FOR as long as she can remember, Lottie Collins has had a passion for all things historical.
So when she was given the chance to look after one of Harrow's most prestigious sites she jumped at the opportunity.
As manager of Harrow Museum for the past two years she has dedicated her time to try to instil her interest in history in the people of the borough.
The centre in Headstone Manor Park, Pinner View is home to a whole host of historical exhibitions in the Grade II-listed Tithe Barn, and in the 14th Century Headstone Manor boasts one of England's oldest moated manor houses.
Since the 27-year-old completed her history degree she has been determined to forge a career in museums.
Along the way she has been lucky enough to work in some impressive national museums, but says local history is in many ways far more compelling.
She said: "I think local history is extremely important and it is great to know about what has gone on in the area you live in.
"Even if you are new to the area I feel like people should try and get a sense of what Harrow is all about."
Part of Lottie's responsibilities include making a decision on what exhibitions are put on at the centre over the course of the year.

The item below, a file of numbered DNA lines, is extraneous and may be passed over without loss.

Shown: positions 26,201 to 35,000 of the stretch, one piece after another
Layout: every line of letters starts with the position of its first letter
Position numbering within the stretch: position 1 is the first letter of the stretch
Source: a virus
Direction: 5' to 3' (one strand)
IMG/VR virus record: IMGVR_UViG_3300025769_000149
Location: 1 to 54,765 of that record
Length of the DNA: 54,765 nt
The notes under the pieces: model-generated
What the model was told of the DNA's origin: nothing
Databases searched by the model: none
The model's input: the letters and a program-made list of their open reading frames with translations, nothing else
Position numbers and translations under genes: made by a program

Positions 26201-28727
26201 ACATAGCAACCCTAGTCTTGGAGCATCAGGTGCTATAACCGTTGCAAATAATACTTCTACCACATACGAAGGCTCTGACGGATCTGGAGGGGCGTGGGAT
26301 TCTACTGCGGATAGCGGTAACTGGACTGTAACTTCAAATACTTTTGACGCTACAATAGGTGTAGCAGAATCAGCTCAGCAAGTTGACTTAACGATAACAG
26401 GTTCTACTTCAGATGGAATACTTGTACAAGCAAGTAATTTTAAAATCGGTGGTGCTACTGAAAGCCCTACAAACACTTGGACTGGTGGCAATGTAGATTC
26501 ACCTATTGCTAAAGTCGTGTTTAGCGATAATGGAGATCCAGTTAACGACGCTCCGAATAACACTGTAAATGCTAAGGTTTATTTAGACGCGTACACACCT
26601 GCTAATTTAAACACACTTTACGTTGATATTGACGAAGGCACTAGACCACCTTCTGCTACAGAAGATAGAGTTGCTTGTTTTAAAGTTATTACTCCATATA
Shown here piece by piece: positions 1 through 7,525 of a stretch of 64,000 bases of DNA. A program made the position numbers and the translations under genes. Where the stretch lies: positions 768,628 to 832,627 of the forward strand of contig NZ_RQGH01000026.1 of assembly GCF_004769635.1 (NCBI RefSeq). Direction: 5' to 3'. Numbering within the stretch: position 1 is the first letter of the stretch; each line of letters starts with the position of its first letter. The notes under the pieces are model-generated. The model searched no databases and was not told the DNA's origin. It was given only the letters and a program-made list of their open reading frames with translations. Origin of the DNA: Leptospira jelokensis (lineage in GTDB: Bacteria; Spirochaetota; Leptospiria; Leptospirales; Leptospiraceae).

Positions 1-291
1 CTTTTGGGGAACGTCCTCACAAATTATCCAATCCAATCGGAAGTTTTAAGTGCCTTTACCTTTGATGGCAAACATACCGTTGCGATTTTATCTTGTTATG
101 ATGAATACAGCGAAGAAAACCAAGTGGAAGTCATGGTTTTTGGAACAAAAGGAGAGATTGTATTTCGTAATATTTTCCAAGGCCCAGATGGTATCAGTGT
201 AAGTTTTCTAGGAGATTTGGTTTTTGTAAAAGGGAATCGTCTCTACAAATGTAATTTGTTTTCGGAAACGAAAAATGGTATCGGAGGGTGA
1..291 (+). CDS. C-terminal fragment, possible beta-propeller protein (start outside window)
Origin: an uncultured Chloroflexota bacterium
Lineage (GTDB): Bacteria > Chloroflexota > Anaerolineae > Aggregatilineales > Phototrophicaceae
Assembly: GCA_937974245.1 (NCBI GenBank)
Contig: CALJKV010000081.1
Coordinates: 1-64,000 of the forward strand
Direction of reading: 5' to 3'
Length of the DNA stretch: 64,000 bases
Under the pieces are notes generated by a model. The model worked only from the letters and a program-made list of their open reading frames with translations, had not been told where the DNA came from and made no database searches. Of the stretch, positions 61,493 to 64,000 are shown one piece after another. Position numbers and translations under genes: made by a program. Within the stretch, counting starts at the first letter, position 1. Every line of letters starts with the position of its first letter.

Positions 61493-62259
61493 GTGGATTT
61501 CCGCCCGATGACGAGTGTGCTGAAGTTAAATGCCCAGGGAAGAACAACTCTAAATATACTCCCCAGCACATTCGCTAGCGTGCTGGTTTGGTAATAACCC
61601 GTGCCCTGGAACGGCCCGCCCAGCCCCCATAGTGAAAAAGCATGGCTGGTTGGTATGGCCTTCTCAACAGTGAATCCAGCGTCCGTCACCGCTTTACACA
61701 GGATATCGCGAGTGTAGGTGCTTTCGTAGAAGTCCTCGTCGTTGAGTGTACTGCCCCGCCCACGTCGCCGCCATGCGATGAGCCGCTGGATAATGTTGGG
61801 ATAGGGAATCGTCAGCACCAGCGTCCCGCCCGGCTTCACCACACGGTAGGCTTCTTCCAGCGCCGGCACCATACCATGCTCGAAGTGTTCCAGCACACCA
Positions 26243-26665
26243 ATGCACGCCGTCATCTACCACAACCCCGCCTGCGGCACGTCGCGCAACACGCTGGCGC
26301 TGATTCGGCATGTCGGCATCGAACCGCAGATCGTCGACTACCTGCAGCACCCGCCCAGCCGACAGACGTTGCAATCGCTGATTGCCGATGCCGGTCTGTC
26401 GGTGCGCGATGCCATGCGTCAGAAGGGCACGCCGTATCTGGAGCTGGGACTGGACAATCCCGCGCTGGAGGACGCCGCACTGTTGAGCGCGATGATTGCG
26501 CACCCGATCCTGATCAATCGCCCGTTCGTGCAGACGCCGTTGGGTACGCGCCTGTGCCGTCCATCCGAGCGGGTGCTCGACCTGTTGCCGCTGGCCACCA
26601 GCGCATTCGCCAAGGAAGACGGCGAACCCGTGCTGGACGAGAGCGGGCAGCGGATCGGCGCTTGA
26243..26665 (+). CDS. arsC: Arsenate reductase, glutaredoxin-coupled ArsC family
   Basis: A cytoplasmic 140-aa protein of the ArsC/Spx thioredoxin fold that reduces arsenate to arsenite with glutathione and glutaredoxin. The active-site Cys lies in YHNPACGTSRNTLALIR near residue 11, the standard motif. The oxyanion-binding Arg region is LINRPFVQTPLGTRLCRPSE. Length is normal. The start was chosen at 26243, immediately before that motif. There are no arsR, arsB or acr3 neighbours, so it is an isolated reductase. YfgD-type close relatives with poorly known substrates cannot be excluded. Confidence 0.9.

It contains two all-year round permanent exhibitions and six temporary ones.
And how does she make those decisions? She said: "I try to think
about what the public are interested in and then do my best to try and strike a balance to appeal to as many people as possible."
"We want to appeal to a wide mix of people and I think this is reflected in the range of people we see coming through the doors."
So far this year the centre has housed a fine art collection and an exhibition on the development in interfaith relations.
Currently the Tithe Barn is carrying an exhibition entitled Harriot to Hubble, to celebrate the international year of astronomy.
Lottie added: "Exhibitions like the one we have on at the moment reflect the amount of help I receive from so many people.
"It just so happened that a lot of volunteers we have here are also part of an astronomical society, and they had loads of material on the topic.
"Without the help of so many volunteers, Harrow Heritage Trust, people at the library and Harrow Council my job would be impossible."
And help will be on hand as usual when the site hosts its next major event on Monday, May 4.
May Day has long been a cause for celebration in Harrow, and like years gone by, the museum will be the home to morris dancing, live music and falconry displays.
Visit www.harrow.gov.uk/museum .